Slovenia: A Watery Pastoral- 21/48

If ever a country embodied the word “quaint,” it’s Slovenia. With a population just north of 2 million, the country feels like a plastic model in a museum of old mountain life. While certainly a mountain nation, Slovenia’s waters are what defines it: dark, mountain rivers, underground water, and glacial lakes. Oh, and also a lot of castles.

Slovenia 21/48

Ljubljana

Ljubljana castle

 

Ljubljana river in Ljubljana

Slovenia’s capital, Ljubljana, is a picturesque city on a river crowned with a castle. In the springtime, the water from the mountains runs brown, but that doesn’t detract from the city’s prettiness. It’s most prominent water-based feature is the Tromostovje, or Triple Bridge. This is exactly what it sounds like, three bridges, but really close together so it’s actually one bridge. It’s a small city.

Škocjan Caves

Skocjan caves

This massive cave system was carved by the underground and repetitiously named Reka River (Reka is the Slovene word for river). Visitors can see two (also creatively named) chambers- the Quiet and the Murmuring. The first is, well, silent and resembles a concert hall, but filled with peanut-butter-colored dripstones. Murmuring is a bit of a misnomer because the second chamber is where the Reka rushes and roils as it tries to shove its raging self through a tiny passage exit. For this reason, the giant chamber is prone to flooding,

Skocjan exit
Unfortunately, pictures aren’t allowed inside the cave, unless you’re Nat Geo, of course.

sometimes nearly to the top. There is a 40-meter bridge where you can admire the awesome waters from above. Being the last group through, as we walked the ways along the walls, they began turning the lights off behind us. Looking back was pure darkness, with only the rushing water in your ears.

 

Lake Bled

Lake Bled rowboat

Arguably the highlight of Slovenia, Lake Bled is a magical mountain lake overlooked by a cliff-side castle. The jewel of the lake is its church-topped island. This island is accessible only by boat, so you either have to hire someone to take you, or rent a boat. You can hike around the whole lake and admire its quiet mountain majesty. And also laugh at all the people who only after renting the boat realize that they don’t know how to row.

One of the more under-the-radar countries in Europe, Slovenia has many wet adventures to offer.

Birthday in Budapest- Hungary 17/48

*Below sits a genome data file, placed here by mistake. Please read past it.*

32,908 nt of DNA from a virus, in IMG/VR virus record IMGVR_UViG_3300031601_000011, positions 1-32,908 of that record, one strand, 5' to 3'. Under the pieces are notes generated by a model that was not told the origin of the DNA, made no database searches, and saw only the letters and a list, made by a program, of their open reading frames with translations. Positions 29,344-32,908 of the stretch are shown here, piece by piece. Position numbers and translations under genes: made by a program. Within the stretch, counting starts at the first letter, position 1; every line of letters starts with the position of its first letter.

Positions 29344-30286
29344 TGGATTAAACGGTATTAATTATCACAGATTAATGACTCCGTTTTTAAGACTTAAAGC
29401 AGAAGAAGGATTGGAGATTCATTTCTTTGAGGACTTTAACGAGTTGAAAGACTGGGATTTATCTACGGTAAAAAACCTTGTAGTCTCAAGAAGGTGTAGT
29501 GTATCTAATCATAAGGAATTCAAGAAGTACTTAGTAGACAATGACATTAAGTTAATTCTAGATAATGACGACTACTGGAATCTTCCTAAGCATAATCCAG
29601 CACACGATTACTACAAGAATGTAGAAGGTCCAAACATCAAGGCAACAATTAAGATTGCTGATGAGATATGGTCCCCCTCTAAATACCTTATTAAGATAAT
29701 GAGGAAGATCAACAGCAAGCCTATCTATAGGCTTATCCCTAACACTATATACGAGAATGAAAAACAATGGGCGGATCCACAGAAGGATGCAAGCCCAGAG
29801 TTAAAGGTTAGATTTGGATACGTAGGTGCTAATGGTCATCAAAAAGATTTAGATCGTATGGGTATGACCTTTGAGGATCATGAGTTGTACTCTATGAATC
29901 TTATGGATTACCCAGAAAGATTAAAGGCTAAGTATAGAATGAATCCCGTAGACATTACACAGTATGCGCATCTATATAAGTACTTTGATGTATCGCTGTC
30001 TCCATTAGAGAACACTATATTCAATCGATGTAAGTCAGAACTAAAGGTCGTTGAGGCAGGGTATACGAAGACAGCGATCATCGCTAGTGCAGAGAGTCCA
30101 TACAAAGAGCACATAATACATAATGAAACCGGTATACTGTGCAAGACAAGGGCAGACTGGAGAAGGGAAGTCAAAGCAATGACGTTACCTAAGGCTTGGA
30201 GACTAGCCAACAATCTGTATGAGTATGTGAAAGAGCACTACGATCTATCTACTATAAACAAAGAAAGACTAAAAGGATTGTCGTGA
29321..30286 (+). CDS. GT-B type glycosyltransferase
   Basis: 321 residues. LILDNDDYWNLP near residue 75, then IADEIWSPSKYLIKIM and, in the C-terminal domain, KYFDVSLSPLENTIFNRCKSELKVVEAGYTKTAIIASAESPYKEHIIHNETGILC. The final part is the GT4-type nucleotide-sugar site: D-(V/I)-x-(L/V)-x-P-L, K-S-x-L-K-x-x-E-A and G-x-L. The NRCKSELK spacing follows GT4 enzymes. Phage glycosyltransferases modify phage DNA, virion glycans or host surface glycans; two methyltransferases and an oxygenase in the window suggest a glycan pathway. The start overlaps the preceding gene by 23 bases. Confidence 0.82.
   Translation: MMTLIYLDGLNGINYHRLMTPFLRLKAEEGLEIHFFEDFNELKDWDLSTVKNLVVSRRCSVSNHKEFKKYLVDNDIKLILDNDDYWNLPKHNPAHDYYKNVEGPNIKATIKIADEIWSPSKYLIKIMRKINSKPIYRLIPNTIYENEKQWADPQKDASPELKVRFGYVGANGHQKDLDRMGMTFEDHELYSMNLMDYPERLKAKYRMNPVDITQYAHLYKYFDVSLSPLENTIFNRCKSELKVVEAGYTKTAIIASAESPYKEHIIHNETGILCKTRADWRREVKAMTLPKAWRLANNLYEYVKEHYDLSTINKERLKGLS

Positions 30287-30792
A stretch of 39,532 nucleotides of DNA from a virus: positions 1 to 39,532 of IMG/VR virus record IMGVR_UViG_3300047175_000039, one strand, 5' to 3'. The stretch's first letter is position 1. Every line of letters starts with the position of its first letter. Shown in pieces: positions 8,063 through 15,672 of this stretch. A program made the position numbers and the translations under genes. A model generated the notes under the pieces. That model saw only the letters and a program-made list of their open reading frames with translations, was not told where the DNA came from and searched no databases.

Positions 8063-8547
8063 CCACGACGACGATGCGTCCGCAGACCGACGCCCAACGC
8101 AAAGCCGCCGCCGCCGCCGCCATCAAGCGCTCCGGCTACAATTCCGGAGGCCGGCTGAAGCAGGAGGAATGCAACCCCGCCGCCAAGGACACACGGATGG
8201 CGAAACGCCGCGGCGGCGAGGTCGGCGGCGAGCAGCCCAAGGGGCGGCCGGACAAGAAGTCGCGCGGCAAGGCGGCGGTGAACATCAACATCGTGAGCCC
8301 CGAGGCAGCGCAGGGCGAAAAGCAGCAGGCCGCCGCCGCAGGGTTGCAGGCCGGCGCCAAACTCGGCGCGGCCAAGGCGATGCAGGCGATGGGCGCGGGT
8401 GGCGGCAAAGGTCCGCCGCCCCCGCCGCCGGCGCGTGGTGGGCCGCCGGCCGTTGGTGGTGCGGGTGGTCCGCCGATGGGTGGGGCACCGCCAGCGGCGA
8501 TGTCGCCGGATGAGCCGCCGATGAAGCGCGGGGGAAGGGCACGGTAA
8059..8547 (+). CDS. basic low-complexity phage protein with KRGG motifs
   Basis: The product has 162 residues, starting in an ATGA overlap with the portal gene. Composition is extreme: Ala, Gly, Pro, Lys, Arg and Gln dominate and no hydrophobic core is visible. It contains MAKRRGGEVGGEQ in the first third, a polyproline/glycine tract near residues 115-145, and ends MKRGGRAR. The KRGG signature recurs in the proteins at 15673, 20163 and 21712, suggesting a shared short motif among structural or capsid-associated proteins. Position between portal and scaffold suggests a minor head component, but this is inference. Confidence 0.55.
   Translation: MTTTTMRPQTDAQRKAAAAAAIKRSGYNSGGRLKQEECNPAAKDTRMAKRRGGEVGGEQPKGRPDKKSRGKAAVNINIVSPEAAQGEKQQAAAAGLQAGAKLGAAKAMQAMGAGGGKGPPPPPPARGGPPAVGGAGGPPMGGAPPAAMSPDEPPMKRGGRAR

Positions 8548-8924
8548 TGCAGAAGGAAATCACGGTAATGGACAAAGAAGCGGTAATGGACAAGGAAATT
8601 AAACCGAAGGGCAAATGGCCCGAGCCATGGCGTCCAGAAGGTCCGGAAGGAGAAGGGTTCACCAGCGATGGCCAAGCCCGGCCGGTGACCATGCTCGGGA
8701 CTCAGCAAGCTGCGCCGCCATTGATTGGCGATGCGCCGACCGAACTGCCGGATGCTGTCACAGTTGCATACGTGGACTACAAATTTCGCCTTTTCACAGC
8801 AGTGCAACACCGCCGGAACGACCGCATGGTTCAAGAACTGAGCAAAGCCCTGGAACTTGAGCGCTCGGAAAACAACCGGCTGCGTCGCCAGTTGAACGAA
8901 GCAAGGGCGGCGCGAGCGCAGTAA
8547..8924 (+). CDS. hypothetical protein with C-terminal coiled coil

Actually two cities astraddle the famous Danube, Budapest is a perfect place for a cheap weekend celebration.

I went in November so it was quite blustery, but the sky was still the deep, bright blue of autumn (when it wasn’t raining). The city is split into two sides, Buda being the “prettier” side, and Pest being more practical, but also more fun.

Budapest is home to Hungary’s largest church: St. Stephen’s Basilica. There you can see the Holy Dexter, the mummified right hand of the first Hungarian king and the cathedral’s namesake.

The Great Market Hall is great for buying hot or sweet red pepper. Or at the least just admire it drying. Also gawk at beautiful handicrafts and maybe get lucky enough to see a master in action.

A walk along the river offers views of much of the city including the parliament building, the Liberty Statue and Citadella, and Buda Castle. You can take in the views from the top of the hill where the statue and Citadel rest, or from one of the many bridges. Or both if you’re feeling up to it.

 

And since it was November, I got a little early taste of one of my favorite European traditions: the Christmas Market.

Also, I know everyone loves the baths in Budapest, but I just cannot stand being wet. Especially in public.

 

 

Poland 1/48

After a long journey from Asia via the Trans-Siberian Railroad, I arrived in my first strictly European country and new home for the next four years: Poland! When my plane touched down on the first of September, it was blistering hot. And so ended summer because ever since, it’s been full-on autumn over here.

St. Mary's Basilica
Unlike most churches which use bells to mark the hours, St. Mary’s has trumpeters.

Continue reading Poland 1/48